How many billions are the last billion’s biometrics worth?

Developing world identity systems lag behind those in the richest countries, and biometric systems to address the gap face technical and implementation challenges. The human cost of not meeting those challenges is real, but the business case is still being worked out.
How many billions are the last billion’s biometrics worth?

Earlier in the maturation of biometrics as a digital technology and an industry, providing identification in the developing world was largely a matter of answering questions with technical solutions. Can biometric sensors be small enough and efficient enough to be transported and used without optimal infrastructure? Can biometrics be captured out of doors in bright sunshine? Can the collected data be integrated into a usable, deduplicated system?

The number of people without legal identification in the world has declined to roughly one billion, and new questions around identification for development are arising, as the old ones are answered. Questions like “how can we afford to reach the most remote people?”, and “how can biometrics be associated with early childhood records?” require innovative types of delivery. Several companies are attempting to address these new questions with different approaches, including innovative hardware designs and support models.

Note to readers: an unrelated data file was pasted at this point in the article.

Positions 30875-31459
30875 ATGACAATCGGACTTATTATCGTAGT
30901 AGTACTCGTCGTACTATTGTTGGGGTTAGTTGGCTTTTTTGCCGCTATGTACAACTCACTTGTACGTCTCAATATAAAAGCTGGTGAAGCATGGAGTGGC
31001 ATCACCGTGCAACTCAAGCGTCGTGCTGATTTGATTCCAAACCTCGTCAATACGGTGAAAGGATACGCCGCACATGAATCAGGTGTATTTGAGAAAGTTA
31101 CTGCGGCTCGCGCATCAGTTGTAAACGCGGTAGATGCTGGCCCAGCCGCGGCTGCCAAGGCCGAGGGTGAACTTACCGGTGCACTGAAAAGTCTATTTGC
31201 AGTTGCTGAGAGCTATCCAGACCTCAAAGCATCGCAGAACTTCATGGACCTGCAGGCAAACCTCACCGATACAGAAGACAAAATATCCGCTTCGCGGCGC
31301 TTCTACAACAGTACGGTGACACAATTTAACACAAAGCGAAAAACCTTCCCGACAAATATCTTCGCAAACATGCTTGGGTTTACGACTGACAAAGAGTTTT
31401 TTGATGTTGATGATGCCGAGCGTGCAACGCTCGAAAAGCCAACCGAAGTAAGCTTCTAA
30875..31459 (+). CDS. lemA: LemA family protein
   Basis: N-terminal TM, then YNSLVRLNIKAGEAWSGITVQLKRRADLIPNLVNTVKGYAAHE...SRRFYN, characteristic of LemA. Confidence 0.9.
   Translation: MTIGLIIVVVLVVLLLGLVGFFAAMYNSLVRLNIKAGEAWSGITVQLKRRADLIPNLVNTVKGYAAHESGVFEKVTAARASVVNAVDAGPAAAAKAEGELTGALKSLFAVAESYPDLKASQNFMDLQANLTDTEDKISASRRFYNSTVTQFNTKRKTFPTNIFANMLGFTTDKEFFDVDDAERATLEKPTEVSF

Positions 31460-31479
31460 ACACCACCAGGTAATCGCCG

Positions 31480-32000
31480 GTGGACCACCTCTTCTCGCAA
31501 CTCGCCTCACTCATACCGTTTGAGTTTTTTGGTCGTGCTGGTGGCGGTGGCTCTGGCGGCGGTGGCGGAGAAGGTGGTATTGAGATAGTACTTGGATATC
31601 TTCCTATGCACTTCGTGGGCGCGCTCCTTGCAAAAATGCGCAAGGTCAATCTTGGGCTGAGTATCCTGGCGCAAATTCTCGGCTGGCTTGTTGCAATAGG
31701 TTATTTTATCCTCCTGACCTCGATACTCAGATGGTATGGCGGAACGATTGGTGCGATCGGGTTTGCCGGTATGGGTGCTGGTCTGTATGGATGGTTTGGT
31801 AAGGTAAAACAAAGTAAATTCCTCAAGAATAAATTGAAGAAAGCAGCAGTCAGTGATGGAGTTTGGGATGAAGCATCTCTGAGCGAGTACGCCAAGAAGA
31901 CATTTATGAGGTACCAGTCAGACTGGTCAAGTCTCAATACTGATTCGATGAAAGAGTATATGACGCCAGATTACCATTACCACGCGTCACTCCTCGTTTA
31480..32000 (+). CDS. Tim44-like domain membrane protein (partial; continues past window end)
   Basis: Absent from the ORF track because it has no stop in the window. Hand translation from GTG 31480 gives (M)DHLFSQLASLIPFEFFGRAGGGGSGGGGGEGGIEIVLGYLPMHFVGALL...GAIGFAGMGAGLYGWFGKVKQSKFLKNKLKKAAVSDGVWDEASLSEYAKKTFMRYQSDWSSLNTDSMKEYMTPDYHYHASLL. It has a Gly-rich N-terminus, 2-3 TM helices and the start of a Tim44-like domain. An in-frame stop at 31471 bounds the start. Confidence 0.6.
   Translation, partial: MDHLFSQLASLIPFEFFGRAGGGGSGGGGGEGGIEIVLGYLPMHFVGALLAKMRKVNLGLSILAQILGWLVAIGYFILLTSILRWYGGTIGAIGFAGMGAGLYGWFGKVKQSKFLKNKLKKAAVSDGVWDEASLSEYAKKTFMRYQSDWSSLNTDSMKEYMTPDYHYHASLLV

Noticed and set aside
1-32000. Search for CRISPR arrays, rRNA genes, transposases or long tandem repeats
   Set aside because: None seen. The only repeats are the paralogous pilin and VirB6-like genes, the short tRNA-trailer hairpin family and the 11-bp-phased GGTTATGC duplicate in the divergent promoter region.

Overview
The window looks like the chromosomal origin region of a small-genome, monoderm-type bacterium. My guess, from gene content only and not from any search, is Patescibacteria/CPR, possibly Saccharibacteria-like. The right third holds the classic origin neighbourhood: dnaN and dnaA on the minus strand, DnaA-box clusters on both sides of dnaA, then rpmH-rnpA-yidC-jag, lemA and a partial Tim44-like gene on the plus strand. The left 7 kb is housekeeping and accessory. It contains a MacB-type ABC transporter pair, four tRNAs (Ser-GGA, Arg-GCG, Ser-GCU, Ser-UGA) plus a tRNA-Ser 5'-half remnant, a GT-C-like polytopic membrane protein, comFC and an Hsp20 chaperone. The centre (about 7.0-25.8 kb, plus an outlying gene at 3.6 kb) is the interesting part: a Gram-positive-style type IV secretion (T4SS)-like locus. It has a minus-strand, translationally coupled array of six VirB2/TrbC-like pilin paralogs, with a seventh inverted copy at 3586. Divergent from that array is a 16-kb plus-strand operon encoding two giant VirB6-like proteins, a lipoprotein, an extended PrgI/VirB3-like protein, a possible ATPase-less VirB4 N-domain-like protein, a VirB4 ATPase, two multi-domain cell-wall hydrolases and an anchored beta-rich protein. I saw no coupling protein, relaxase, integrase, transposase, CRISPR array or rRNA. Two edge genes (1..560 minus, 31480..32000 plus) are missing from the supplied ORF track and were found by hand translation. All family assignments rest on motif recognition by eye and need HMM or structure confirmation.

Kidprint is a research project run out of the Center for Health at the University of California at San Diego’s Design Lab, which developed the ION device to provide identification for very young people to enable effective immunization and early childhood health checks. The KidPrint research team has achieved functional true acceptance rate of 99.9 percent enrolling and authenticating children as young as 3 days old with ION, KidPrint project lead Eliah Aronoff-Spencer told Biometric Update in an interview.

“The neat trick here is: You don’t have to use our device for everything, you just have to use it in the early months,” he says.